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A Debate Disappointment

This blog is about crime and not politics, but the next presidential election will have a huge effect on the direction of the Supreme Court and therefore on criminal law, so we have to pay attention to it.
Polls this early normally don't mean anything, but unfortunately this year they do.  We really should hear a debate this Thursday among the candidates who have a realistic chance of being the Republican nominee, but it looks like at least one will be cut out.

When the balloons drop about a year from now, the nominee will be a person whose views are consistent with those of the mainstream of the party and who is judged to have a realistic chance of winning the general election.  It is not going to be a bomb-thrower like Donald Trump.  It is not going to be doctrinaire libertarian like Rand Paul in a party where only 12% regard themselves as libertarians, according to the latest NBC/WSJ poll (p. 31).  These candidates may have a substantial slice of the early poll numbers while the mainstream Republicans are divided among many other candidates, but in the end the mainstream will choose the candidate.

However, the first debate this Thursday will be among the candidates who are in the "top 10" in current polls, and it is looking like Chris Christie, John Kasich, and Rick Perry are competing for podiums 9 and 10, with one being left out.  That is unfortunate.  They are all credible candidates, and we should be learning more about where all three stand on the issues.  Debates force candidates to say something about the issues they choose not to include in their stump speeches and on their web sites, and these are often the issues that illuminate the choice between them.

Update:  Here is a suggestion for Fox News.  Perhaps taking into consideration the margin of error, a tie can be declared for tenth place, requiring a bending of the rules to allow eleven candidates on the stage.


Rick Perry did not make the cut. The ten will be: Donald Trump; former Florida Gov. Jeb Bush; Wisconsin Gov. Scott Walker; retired neurosurgeon Ben Carson; former Arkansas Gov. Mike Huckabee; Texas Sen. Ted Cruz; Florida Sen. Marco Rubio; Kentucky Sen. Rand Paul; New Jersey Gov. Chris Christie; and Ohio Gov. John Kasich.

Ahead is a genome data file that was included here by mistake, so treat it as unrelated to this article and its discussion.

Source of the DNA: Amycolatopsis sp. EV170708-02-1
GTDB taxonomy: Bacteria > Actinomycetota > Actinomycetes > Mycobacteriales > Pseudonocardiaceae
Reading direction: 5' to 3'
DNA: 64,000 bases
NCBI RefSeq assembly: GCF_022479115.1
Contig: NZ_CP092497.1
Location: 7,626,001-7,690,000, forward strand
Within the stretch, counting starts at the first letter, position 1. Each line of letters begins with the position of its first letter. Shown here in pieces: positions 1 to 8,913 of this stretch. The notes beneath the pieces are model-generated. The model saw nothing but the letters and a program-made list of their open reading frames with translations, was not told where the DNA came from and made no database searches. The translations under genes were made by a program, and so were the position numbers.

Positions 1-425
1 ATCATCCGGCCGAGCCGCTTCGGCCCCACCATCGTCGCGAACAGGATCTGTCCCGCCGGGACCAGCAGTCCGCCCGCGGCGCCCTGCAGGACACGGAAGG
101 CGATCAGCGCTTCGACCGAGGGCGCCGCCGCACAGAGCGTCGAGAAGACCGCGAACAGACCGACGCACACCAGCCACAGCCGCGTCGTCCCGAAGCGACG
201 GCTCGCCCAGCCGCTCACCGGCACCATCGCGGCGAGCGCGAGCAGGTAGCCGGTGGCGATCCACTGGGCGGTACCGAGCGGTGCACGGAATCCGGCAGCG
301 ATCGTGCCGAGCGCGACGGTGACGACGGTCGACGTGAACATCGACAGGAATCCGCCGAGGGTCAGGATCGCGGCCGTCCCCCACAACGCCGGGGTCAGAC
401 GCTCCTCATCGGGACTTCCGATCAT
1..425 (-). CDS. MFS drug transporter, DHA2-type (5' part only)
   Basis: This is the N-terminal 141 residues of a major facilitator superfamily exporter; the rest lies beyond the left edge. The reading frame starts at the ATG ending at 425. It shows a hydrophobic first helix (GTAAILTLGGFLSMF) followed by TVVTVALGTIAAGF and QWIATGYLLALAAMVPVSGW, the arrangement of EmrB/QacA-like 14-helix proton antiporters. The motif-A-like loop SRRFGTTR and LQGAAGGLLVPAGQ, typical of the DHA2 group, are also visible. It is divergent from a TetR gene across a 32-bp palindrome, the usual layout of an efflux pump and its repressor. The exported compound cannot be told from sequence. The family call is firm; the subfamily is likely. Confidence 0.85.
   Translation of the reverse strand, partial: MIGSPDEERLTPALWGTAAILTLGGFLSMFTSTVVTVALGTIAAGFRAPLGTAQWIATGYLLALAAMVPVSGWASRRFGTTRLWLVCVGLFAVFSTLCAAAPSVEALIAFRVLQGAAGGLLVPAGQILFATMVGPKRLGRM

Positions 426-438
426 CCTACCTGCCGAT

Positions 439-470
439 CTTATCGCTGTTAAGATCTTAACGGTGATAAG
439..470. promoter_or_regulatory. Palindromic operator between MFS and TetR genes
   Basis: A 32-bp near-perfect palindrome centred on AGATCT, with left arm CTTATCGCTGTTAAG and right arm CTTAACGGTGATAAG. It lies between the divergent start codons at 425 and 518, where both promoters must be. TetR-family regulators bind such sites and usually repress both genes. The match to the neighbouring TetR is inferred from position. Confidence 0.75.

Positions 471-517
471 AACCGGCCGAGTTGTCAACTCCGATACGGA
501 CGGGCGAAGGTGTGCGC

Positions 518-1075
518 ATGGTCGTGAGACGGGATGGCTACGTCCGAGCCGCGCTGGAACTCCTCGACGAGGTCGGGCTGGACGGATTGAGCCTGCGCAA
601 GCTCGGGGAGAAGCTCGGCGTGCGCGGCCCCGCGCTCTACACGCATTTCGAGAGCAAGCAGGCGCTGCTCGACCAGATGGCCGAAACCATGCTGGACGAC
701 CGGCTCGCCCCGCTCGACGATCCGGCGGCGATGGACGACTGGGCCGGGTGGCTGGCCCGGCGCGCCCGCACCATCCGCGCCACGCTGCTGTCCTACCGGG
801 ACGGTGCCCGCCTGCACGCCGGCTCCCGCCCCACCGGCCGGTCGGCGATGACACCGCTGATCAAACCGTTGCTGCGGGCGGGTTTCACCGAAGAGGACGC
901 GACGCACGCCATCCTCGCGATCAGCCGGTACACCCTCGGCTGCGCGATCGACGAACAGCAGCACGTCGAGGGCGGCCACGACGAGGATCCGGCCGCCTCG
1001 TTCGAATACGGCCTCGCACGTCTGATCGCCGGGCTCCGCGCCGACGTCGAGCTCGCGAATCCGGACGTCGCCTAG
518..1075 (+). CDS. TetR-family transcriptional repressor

Donald Trump in. Carly Fiorina (who has been extremely impressive) out. Too bad.

With only 7 participants and lacking the circus of The Donald, it could be a blessing in disguise for one of the JV crew. Someone like Perry or Fiorina could easily shine against the likes of George Pataki.

I'd be very curious to hear what single question you all would like asked of all the GOP candidates on crime and punishment issues. As I have written on my blog, I am very interested to hear more of their views on clemency decision-making and on federal marijuana policy. I am wondering what all threee of you --- Bill, Tarls and Kent --- would like to hear from all the candidates.

Doug --

My pleasure. For the single question on crime and punishment issues, I would ask this: "Which more nearly reflects your view: That, as Attorney General Holder and some Republicans have said, we have too many people in prison for too long; or that we haven't yet done enough to keep criminals off the street?"

Sorry, Doug. I did not get back here until today.

I am more inclined to keep close to the status quo (bad guys in prison), so any questions I came up with would likely have disappointed you.

The most pressing crime and punishment issue for me is illegal immigration/sanctuary cities, the only such topic covered in either debate. As important as sentence reform is to you, it just is not a big deal to the American public.

I do want to toot my own horn about my comment upthread on Fiorina. Prescient! ;-)

Thanks, Tarls. Your immigration concern sure got lots of attention and it even prompted a question about a 5-year mandatory minimum sentence for illegal re entry. I wonder if you and bill would support not only such a mandatory minimum, but whether it ought to be much longer to really have some impact.

Meanwhile, i found it more than a bit curious that the only other criminal justice question was a quirky query about the BlackLivesMatter movement.

I suspect you are right that much of the voting public is not to focused on sentencing reform. But I would bet a large sum that a lot of questions on Facebook brought up marijuana reform, and yet that notable topic did not get a sniff from the moderators.

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